*stabilizer group in T is the group*

*a H*_{α}*a*^{−1}=*wH*_{α}*w*^{−1}=*H*_{wα}*,* (2.10)
*where H** _{α}*is the group (2.8).

*2.2.6. The GKM graph of M*

*This concludes our classification of the set of 2-spheres in M which are stabilized by codi-*
*mension one subgroups of T . Now note that if X is such a two-sphere and H is the subgroup*
*of T stabilizing it, then the orbit space X/T consists of two T -fixed points and a connected*
*one dimensional set of orbits having the orbitype of T/H . Thus these X ’s are in one-to-*
*one correspondence with the edges of the GKM graph of M. Denoting this graph by*we
summarize the graph-theoretical content of what we’ve proved so far:

**Theorem 2.4. The GKM data associated to the action of T on the homogeneous space***M*=*G/K is the following.*

*(1) The vertices ofare in one-to-one correspondence with the elements of W**G**/W**K**;*
*(2) Two vertices [w] and [w*^{}*] are on a common edge ofif and only if [w*^{}]=[wσ_{α}*] for*

*someα*∈*G,K**;*

*(3) The edges of* *containing the vertex [w] are in one-to-one correspondence with the*
*roots, modulo*±1, in the set_{G,K}*;*

*(4) Ifαis such a root, then the stabilizer group (1.1) labelling the edge corresponding to*
*this root is the group (2.10).*

In particular, the labelling (1.1) of the graphcan be viewed as a labelling by elements
[α] of*G**/*±*1. We call this labelling a pre-axial function. These graphs may have vertices*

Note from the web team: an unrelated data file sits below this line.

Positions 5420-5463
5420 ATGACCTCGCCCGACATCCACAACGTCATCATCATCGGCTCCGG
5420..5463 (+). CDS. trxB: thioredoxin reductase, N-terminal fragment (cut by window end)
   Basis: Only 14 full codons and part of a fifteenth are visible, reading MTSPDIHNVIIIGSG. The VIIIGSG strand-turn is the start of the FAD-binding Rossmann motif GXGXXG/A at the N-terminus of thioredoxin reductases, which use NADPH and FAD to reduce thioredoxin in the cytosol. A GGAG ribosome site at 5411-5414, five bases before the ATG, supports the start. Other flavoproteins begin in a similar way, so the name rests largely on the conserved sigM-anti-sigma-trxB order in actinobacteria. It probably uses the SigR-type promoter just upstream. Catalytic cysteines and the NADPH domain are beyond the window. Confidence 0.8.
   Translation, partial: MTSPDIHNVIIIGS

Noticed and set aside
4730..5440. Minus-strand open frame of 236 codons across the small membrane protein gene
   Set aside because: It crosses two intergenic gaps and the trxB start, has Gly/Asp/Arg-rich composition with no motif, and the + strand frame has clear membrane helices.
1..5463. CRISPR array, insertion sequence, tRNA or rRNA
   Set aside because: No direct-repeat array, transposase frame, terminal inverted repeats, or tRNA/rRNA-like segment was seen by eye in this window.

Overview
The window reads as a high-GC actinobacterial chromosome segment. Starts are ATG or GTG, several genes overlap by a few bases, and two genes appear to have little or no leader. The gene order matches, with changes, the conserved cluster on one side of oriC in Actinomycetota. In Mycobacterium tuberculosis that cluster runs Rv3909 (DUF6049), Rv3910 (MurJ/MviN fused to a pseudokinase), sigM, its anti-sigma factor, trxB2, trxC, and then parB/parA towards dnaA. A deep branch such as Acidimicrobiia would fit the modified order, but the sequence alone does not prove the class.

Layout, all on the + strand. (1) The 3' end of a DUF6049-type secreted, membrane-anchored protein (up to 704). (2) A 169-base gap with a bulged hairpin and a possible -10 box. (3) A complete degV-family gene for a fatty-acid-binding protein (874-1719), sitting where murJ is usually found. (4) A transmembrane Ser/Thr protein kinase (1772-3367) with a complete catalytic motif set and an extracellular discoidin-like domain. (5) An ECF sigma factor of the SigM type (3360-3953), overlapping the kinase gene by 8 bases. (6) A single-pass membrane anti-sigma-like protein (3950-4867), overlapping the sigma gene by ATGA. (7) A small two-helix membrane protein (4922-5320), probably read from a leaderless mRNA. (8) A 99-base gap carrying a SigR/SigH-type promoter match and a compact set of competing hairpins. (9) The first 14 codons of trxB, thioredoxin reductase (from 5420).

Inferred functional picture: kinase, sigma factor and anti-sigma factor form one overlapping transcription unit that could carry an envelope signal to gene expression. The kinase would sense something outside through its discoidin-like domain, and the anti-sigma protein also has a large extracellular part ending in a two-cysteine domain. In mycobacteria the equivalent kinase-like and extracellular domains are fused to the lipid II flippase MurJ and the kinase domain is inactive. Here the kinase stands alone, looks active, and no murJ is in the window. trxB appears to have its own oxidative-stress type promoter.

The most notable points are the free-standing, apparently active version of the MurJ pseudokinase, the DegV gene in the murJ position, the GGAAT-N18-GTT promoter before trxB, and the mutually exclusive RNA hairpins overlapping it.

joined by several distinct edges, as in Figures 1 and 2 (see section 5).

*2.2.7. The connection on*

One last structural component of the graphremains to be described: Given any graph,*,*
*and vertex, p, of, let E**p**be the set of oriented edges ofwith initial vertex p. A connection*
on*is a function which assigns to each oriented edge, e, a bijective map*

*θ**e**: E**p*→*E**q**,*

*where p is the initial vertex of e and q is the terminal vertex. The graph* described in
*Theorem 2.4 has a natural such connection. Namely, let e be an oriented edge of*joining
[w] to [wσ*α*] and labeled by [wα]. If e^{}∈*E*_{[w]}is an oriented edge joining [w] to [wσ*β*] and
labeled by [wβ], then let*θ**e**(e*^{})=*e*^{}*, where e*^{} is an edge joining [wσ*α*] to [wσ*α**σ**β*] and
labeled by [wσ*α**β]. This connection is compatible with the pre-axial function (1.1) in the*
*sense that, for every vertex p, and every pair of oriented edges, e,e*^{}∈*E** _{p}*, the roots labelling

*e,e*

^{}

*, and e*

^{}=

*θ*

*e*

*(e*

^{}) are coplanar int

^{∗}.

*2.2.8. Simplicity*

*A graph is said to be simple if every pair of vertices is joined by at most one edge. Most of*
the graphs above don’t have this property. There is however an important class of subgroups,
*K , for which the graph associated with G/K does have this property.*

* Theorem 2.5. If K is the stabilizer group of an element of*t

*, then the graphis simple.*